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I’m working at an architecture firm these days, so I don’t have many “dev” stories to tell. However, I’d like to share this anecdote to reassure (or demoralize) you all that the kind of nonsense we’ve all dealt with as software developers isn’t limited to the software industry.
I’ve been working on a project to build townhomes and apartments on vacant lots in an urban environment.
Space is limited, so the client assured us early on that they would be centralizing all the mechanical equipment (water heaters, air conditioners, etc.) in the basement of each building. We finally got all the apartments laid out and presented them to the client last week. During that meeting, we get a casual “oh, by the way, we need a 3-foot by 3-foot mechanical closet in each apartment.” Did the project manager push back? Of course not. Have our deadlines been adjusted as a result of changing requirements? Don’t be silly! Starting tomorrow morning, the team gets to feverishly search for an extra 9 square feet in each of a couple dozen different apartment layouts that are already “cozy” in time to meet our next deliverable.
Changing requirements suck.
Pushover PMs suck.
In every industry.2
My boss back in 2013 asked me to figure out why he was getting birthday notifications from his pet social media project almost a week early. It turns out the previous developers had written their own date library in which every month had exactly 30 days, leading to a year that was 5–6 days short of what it should have been. Apparently those morons didn’t know that some months have a different number of days than others. Or that leap years are a thing. Or that there’s a standard library full of tried-and-true functions that handle these kinds of things for you.5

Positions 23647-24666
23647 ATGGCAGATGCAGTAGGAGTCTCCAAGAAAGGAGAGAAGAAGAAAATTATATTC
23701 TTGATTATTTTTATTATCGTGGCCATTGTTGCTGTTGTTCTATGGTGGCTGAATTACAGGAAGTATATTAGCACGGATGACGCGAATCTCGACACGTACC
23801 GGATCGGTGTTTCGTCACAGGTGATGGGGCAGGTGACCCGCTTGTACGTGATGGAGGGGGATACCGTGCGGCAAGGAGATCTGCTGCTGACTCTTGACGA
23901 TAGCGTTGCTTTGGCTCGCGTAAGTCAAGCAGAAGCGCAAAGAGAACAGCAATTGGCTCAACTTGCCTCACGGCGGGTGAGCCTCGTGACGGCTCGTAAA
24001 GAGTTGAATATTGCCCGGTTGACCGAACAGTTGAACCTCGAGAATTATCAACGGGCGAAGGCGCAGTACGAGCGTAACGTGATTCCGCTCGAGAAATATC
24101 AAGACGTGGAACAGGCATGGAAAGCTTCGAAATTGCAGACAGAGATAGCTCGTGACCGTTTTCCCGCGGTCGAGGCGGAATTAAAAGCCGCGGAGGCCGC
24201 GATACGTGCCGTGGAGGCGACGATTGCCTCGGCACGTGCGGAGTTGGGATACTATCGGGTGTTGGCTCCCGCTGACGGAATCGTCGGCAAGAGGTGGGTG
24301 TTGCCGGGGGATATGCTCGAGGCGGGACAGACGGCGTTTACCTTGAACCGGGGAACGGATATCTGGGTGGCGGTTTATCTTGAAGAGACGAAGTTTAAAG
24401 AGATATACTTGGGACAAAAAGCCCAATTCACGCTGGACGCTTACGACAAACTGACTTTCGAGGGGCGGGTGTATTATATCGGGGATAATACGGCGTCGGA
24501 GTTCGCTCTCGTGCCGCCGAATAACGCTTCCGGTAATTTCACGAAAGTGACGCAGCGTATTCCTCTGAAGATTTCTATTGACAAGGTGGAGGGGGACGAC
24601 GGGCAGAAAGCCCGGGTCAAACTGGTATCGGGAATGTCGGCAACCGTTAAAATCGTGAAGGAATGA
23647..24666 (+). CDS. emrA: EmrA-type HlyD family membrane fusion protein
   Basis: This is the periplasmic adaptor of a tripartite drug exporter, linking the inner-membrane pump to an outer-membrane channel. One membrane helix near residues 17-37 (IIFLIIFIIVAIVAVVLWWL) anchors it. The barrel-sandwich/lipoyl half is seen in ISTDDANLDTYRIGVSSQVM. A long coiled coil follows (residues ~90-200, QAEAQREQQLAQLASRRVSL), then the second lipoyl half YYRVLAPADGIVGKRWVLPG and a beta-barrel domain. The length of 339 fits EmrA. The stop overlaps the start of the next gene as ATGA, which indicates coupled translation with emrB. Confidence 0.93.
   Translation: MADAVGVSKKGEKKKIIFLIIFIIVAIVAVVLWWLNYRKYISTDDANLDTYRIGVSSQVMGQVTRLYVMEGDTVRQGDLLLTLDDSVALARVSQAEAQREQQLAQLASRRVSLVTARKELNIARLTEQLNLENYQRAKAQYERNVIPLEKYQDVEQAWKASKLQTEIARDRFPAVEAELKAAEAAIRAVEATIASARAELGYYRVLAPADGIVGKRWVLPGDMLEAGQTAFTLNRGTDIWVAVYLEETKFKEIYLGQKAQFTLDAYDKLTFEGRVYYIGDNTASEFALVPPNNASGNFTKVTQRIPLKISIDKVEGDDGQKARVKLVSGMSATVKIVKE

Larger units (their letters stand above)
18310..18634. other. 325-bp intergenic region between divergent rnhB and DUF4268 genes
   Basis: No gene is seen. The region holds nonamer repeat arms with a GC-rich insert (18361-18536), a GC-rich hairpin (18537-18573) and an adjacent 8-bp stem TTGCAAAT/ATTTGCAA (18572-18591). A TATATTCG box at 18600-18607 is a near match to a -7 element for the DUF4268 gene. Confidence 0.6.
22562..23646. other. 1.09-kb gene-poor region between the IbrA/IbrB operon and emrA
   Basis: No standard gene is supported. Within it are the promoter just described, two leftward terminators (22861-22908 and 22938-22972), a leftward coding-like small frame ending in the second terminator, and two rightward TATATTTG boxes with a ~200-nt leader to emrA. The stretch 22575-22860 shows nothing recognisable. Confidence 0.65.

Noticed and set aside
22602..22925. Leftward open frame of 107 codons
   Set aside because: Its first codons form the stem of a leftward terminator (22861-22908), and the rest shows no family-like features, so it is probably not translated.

How’s this for a horror story? Adding a new feature to a 6,000 line and 100% undocumented stored procedure in a 20+ year old Oracle database.2
Don’t write documentation for other people, write it for yourself! It may all seem obvious today, but six weeks from now you’re not going to remember what you were thinking or why you wrote the code the way you did.1
I don’t remember exactly how old I was when my dad gave me the BASIC manual that came with his IBM XT. What I do remember is that he took it away shortly after I figured out how to put the beep command inside a for loop.
Straight from a marketing analyst (we didn't have a PM) I once had the displeasure of working with:
The guy didn't believe me when I told him it was impossible (barring exploits that would break the browser's sandbox), unethical, and probably illegal. I had to escalate all the way to the CEO to get him to drop it.6
Applying a coordinate transformation to a point in Revit:
…to a curve:
…to a solid:
Is Autodesk trying to torture me?2
Time tracking. 😡🤮 If I’m salaried and only working on one project for one client, why the hell should I waste my time making weekly reports of how many hours I spent coding, reviewing pull requests, and sitting in (mostly pointless) meetings?6
I’m working with a “senior” developer with a full decade more experience than me who didn’t know that short-circuit evaluation works differently for OR than it does for AND. He argued with me for a good hour and a half that in the expression (a || b), b would never be evaluated if a is false — and that this couldn’t possibly be the source of the bug he was trying to fix.
Recruiter: What is Go?
Me: It's a newish programming language developed by some really cool guys at Google with C-like syntax and great concurrency support.
Recruiter: So it's like Google's version of RESTful?